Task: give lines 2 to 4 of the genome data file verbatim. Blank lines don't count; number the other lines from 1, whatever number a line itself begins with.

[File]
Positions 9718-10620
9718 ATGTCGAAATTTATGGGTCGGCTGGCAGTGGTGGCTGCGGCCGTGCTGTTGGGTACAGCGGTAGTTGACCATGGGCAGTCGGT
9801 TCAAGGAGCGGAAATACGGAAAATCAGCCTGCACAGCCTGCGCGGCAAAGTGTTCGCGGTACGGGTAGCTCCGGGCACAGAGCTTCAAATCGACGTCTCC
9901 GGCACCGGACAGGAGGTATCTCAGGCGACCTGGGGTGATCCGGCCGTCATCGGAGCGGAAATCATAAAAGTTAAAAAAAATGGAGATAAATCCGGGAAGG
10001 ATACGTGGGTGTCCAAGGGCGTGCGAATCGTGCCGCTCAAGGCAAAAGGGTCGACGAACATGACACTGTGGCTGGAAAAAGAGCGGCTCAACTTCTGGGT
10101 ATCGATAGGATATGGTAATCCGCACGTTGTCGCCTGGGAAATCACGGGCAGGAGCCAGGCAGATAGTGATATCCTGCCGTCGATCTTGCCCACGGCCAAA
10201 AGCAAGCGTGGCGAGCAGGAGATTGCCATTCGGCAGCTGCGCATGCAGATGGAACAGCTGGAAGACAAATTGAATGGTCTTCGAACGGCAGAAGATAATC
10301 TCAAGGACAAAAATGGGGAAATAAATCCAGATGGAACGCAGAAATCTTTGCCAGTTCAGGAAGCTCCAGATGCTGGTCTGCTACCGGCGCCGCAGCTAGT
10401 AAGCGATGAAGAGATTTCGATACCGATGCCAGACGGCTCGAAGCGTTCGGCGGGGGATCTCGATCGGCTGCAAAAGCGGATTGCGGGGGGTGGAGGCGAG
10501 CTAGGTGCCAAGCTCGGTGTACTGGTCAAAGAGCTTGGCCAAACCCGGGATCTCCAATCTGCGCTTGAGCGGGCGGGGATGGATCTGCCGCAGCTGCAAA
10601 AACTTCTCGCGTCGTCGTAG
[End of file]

9718 ATGTCGAAATTTATGGGTCGGCTGGCAGTGGTGGCTGCGGCCGTGCTGTTGGGTACAGCGGTAGTTGACCATGGGCAGTCGGT
9801 TCAAGGAGCGGAAATACGGAAAATCAGCCTGCACAGCCTGCGCGGCAAAGTGTTCGCGGTACGGGTAGCTCCGGGCACAGAGCTTCAAATCGACGTCTCC
9901 GGCACCGGACAGGAGGTATCTCAGGCGACCTGGGGTGATCCGGCCGTCATCGGAGCGGAAATCATAAAAGTTAAAAAAAATGGAGATAAATCCGGGAAGG